Last week, I unveiled a Google Motion Chart that included a large number of advanced stats comparing point guards. This week, we’ll start at the other end: centers. I actually am including players classified as either C or PF/C by BasketballValue, where I got the position information.
Most people feel that the position of center is changing, morphing into something different than it once was. The presence of numerous “centers” that hang around on the perimeter shooting 3′s is an indicator of this phenomenon. Still, there is a defined way a center plays–and to define it, let’s turn to the lovely tool known as K-Means Clustering.
Tom Haberstroh had a series at Hardwood Paroxysm discussing the positional revolution. I commented at the time that a K-Means clustering analysis may be the way to attack the problem of what “positions” there really are in the NBA. Of course, the positional spectrum is really a continuum, but since there are 5 players on the floor, perhaps the 5 most common “roles” could be discerned.
Well, thanks to Dr. Wagner Kamakura at Duke, there is a free K-Means clustering plugin for Excel. I compiled 4 years’ worth of Hoopdata statistics (the shot location data is critical for this analysis) and set to work. I’m not exactly sure what I found. I explored all sorts of clustering options–5, 6, 7, 9, 10 clusters; weighted clusters; different statistics.
Here is a taste of the results, a table of a 5 cluster run, showing the archetype of each cluster. The column “Wt” at the left shows what weight I put on that specific statistic.
Cool, huh? I don’t know what it means, either. I never thought Jason Kidd and Troy Murphy played the same position.
What is obvious, though, is that there is a well-defined “center” position. The center has extreme values in nearly every statistical category, from AST% to shot location and FG%. And Tim Duncan and Kevin Garnett don’t play center, at least on the offensive end–but David Lee does, or should I say did. Lee was a “Center” only in 2007 but has since switched to cluster 3, “Post/PF”.
Well, to get back to the Center Comparison Chart. To simplify matters, I just used BasketballValue’s positions, so as not to get stuck in the positionality swamp. May I present 61 “Centers or Center/Power Forwards”. Three different clusters from above represented.
- Centers are pretty average on offense a lot of the time–a lot of their baskets are created by others and they don’t create many themselves, for the most part. No one would dispute that Kevin Love is a really good offensive player, though.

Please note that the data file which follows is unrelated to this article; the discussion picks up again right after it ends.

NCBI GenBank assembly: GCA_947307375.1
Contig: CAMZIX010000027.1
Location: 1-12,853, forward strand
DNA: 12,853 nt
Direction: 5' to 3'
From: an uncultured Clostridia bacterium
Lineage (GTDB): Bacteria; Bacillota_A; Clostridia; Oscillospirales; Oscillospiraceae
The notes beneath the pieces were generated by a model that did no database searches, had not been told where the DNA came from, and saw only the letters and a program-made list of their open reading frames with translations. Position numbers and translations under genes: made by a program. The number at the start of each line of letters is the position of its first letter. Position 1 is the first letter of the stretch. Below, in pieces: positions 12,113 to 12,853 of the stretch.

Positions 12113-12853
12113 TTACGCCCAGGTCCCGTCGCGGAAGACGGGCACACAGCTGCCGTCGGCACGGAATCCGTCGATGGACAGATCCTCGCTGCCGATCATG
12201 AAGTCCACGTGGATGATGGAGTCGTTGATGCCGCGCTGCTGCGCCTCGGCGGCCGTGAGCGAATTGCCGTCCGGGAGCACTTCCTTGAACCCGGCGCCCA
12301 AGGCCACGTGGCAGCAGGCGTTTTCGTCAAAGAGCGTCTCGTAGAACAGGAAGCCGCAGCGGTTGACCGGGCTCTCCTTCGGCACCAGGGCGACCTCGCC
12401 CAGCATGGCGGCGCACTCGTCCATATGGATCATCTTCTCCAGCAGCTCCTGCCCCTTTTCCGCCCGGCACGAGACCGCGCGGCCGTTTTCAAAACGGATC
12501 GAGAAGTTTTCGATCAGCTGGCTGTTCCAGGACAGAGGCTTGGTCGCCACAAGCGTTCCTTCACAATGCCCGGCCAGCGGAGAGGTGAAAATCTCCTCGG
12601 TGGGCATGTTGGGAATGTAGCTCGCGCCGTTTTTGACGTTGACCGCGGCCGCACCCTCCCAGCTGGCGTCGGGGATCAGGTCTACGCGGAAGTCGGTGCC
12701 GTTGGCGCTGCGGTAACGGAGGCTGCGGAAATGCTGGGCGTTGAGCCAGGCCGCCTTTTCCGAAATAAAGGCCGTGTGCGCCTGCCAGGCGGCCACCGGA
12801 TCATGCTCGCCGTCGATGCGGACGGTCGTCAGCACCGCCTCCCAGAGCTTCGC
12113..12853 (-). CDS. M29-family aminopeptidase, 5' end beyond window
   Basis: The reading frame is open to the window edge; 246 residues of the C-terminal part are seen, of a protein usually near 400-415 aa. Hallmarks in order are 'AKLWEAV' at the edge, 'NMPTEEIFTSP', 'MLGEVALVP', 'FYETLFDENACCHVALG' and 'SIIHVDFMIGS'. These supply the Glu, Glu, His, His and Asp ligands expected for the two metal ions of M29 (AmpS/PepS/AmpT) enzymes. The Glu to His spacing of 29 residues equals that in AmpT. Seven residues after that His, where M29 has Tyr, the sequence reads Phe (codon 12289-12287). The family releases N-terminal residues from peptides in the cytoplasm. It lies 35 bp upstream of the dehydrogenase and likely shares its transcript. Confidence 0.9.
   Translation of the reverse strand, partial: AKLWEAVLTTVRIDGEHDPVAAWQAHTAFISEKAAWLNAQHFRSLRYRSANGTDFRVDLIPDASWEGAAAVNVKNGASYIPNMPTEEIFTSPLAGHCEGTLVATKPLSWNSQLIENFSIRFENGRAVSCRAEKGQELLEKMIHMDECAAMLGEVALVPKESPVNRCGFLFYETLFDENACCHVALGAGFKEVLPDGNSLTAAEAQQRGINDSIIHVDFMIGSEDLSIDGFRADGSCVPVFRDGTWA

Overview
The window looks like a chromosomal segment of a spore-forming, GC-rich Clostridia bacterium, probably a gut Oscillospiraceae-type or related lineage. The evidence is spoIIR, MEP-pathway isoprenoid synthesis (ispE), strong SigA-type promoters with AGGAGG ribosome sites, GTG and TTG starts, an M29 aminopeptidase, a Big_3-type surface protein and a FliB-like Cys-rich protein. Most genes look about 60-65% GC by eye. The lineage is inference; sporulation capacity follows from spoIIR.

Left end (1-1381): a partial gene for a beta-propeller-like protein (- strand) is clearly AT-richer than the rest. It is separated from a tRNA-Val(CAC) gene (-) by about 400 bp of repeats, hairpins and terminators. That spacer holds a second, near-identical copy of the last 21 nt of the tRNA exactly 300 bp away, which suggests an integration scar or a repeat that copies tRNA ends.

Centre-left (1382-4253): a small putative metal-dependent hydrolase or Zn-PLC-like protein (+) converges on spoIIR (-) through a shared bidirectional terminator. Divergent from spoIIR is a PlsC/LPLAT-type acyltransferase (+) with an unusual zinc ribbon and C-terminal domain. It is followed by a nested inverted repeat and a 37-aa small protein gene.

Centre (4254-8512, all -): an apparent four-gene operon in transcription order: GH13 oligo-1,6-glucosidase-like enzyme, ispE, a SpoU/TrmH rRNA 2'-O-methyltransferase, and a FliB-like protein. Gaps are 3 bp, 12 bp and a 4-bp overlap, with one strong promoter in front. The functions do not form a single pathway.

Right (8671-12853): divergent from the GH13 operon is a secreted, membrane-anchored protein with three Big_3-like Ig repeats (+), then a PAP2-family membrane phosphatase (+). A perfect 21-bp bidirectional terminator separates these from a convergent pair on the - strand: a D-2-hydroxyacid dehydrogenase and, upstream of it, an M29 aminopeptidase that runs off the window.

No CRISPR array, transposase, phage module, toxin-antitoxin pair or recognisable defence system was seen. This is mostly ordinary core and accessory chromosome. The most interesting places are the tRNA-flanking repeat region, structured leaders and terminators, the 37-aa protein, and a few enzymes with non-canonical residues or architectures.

- Dwight Howard can play some D.
- Bargnani is a Center/PF? He doesn’t even get 10% of available rebounds!
- How can the same player be the best rebounder and the worst shot-blocker?
- Tyson Chandler is efficient on offense this year. In that he scores when he shoots. He just isn’t very good at offense otherwise!
- OKC has 3 “centers” but… ouch.
|2||Age||Age of player|
|3||Tm||Team of player|
|4||TS%||True Shooting %||see Basketball Reference Glossary|
|5||eFG%||Effective Field Goal %||see Basketball Reference Glossary|
|6||ORB%||Offensive Rebounding %||see Basketball Reference Glossary|
|7||DRB%||Defensive Rebounding %||see Basketball Reference Glossary|
|8||TRB%||Total Rebounding %||see Basketball Reference Glossary|
|9||AST%||Assist %||see Basketball Reference Glossary|
|10||STL%||Steal %||see Basketball Reference Glossary|
|11||BLK%||Block %||see Basketball Reference Glossary|
|12||TOV%||Turnover %||see Basketball Reference Glossary|
|13||USG%||Usage %||see Basketball Reference Glossary|
|14||PER||PER||see Basketball Reference Glossary|
|15||ORtg||Offensive Rating||see Basketball Reference Glossary|
|16||DRtg||Defensive Rating||see Basketball Reference Glossary|
|17||OWS||Offensive Win Shares||see Basketball Reference Glossary|
|18||DWS||Defensive Win Shares||see Basketball Reference Glossary|
|19||WS||Win Shares||see Basketball Reference Glossary|
|20||WS/48||Win Shares/48 minutes||see Basketball Reference Glossary|
|21||ASPM||Advanced Statistical Plus/Minus|
|22||O ASPM||Offensive Advanced Statistical Plus/Minus|
|23||D ASPM||Defensive Advanced Statistical Plus/Minus|
|24||OVORP||Offensive Value over Replacement player|
|25||DVORP||Defensive Value over Replacement Player|
|26||VORP||Value over Replacement Player|
|27||VORP-GM||Value over Replacement Player, in games played|
|28||MPG||Minutes per Game|